As newlyweds, Chrissy and I once helped lead a youth group into the Maine woods for a camping trip. We had a great time canoeing, hiking and swimming. Lots of good memories. However, one specific moment is indelibly etched in my memory. It was when we went to swim in the river.
The sun was hot and the air humid. Our group had been hiking for a long time. We were ready for a refreshing dip in the cool mountain river. It was safe to swim only in certain places. Even there, no one went barefoot foot for fear of sharp rocks.
Chrissy and I were on our way to one of those pools. She preceded me in her bathing suit and sneakers. She needed to cross over part of the river that was shallow. It flowed rapidly over the uneven river bed. As she inched her way across the submerged rocks she began to lose her footing.
And me? I just stood there watching her, thinking how silly she looked flailing around trying to get her footing. Immediately one of the young men from our youth group ran up and grabbed her arm to steady her and helped her away from danger. I was grateful for his quick thinking but instantly ashamed of myself for not doing what he had done.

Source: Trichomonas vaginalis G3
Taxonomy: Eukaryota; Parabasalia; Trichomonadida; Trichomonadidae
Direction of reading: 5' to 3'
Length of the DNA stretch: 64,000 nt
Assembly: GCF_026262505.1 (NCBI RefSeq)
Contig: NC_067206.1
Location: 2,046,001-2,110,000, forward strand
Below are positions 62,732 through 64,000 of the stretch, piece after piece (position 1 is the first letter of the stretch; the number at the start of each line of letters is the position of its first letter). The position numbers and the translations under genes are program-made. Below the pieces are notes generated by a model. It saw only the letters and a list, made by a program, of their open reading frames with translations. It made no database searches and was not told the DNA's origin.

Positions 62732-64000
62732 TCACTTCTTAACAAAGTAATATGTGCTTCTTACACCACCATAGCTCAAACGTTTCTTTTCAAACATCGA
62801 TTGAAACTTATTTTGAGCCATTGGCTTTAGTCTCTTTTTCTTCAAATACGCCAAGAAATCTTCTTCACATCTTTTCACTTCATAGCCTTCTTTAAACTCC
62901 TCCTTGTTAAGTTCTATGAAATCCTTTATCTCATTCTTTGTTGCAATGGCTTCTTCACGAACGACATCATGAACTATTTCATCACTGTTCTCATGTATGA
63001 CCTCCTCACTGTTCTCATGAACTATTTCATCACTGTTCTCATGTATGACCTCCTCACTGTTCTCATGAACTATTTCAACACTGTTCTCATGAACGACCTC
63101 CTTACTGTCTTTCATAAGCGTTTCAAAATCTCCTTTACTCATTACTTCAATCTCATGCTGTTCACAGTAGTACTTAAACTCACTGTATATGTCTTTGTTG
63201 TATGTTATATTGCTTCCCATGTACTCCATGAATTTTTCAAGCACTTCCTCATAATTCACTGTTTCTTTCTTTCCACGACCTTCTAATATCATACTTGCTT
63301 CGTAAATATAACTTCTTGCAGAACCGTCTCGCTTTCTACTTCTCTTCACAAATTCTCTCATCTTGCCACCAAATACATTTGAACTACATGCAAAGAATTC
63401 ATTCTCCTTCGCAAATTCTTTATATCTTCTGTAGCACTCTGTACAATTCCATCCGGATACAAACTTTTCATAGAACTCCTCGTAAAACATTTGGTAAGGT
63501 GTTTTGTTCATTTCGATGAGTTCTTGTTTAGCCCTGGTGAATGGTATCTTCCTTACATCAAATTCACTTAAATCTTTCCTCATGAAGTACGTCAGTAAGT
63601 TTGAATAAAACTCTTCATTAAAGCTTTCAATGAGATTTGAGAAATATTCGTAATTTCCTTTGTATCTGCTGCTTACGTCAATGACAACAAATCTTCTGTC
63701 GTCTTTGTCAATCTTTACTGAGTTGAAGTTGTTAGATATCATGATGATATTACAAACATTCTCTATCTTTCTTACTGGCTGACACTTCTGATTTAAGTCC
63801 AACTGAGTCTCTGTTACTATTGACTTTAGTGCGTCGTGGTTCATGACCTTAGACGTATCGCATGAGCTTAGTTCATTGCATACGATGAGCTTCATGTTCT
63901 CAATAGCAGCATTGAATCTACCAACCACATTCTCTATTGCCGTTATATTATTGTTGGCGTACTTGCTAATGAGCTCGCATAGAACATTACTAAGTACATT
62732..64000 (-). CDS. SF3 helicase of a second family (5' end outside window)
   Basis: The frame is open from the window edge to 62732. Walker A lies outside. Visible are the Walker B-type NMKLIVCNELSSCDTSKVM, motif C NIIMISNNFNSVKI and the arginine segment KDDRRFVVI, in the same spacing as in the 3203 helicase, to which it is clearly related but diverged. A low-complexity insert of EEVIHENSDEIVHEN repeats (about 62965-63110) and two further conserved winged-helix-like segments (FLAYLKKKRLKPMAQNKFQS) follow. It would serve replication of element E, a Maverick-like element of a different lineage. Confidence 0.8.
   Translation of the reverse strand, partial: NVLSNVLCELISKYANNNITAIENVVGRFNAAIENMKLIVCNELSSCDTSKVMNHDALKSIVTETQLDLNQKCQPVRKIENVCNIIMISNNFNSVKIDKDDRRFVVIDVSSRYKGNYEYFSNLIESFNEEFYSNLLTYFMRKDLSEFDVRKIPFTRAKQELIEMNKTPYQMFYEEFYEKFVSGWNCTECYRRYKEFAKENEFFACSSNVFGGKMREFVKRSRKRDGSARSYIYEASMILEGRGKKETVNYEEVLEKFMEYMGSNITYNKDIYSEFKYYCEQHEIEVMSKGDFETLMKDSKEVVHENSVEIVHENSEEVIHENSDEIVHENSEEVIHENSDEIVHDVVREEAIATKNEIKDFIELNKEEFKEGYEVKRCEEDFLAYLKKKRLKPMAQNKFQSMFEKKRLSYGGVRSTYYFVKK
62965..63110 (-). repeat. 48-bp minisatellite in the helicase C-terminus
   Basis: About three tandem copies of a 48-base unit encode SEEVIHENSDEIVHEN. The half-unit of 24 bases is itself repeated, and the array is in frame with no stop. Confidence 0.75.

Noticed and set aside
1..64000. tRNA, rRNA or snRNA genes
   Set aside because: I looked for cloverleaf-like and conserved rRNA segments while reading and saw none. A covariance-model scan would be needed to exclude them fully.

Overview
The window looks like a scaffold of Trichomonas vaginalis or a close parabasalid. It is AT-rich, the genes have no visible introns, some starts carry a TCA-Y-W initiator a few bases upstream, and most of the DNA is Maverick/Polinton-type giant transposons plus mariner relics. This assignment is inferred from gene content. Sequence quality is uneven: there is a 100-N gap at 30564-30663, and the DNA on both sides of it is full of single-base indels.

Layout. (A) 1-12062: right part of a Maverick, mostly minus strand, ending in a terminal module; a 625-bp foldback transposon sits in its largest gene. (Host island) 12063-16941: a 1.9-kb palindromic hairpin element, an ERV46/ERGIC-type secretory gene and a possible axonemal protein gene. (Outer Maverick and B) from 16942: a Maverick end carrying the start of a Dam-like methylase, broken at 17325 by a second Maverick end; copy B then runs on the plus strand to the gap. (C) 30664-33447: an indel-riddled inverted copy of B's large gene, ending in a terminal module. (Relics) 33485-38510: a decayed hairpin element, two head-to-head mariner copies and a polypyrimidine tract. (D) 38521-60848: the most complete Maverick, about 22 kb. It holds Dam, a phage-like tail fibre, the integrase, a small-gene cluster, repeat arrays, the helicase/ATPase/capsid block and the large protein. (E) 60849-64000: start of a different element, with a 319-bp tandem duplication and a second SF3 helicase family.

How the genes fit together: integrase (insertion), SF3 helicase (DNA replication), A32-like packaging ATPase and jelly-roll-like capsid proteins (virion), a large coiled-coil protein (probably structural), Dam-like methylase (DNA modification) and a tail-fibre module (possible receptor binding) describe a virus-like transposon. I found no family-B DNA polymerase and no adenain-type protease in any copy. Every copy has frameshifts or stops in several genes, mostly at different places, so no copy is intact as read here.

What does this have to do with commitment? My commitment to this woman heightened that sense of failure. She was my wife. I was deeply bothered by, and challenged to reflect on, why I did not help her right away. I did not come up with any good answers.
Granted, this all happened in a matter of seconds, but that lack of action, and even more so, my uncharitable thoughts, did not represent the kind of husband I wanted to be.
She deserved better.
I was committed to her. I was committed to giving her better.
That commitment compelled me to change. It compelled me to grow.
In the years since this incident, I have become a better husband but that did not happen in a moment. It has been, and still is, a process. Sometimes a long and difficult process.
Marriage is like a marathon. Suppose you were going to run a marathon. Would you expect to just go run 26.22 miles without building up to it?
A big commitment like that is only achieved by breaking it down into smaller commitments – weekly, even daily, commitments. So it is with marriage.
The episode on the river was a wake up call to me that I needed to get in better shape as a spouse. So I have and will continue to get in better shape as a spouse. How about you?
Here is a fun idea for how to regularly work on your commitment muscles: Date your spouse!
How has your commitment to your spouse compelled you to improve? Share with us in the comments.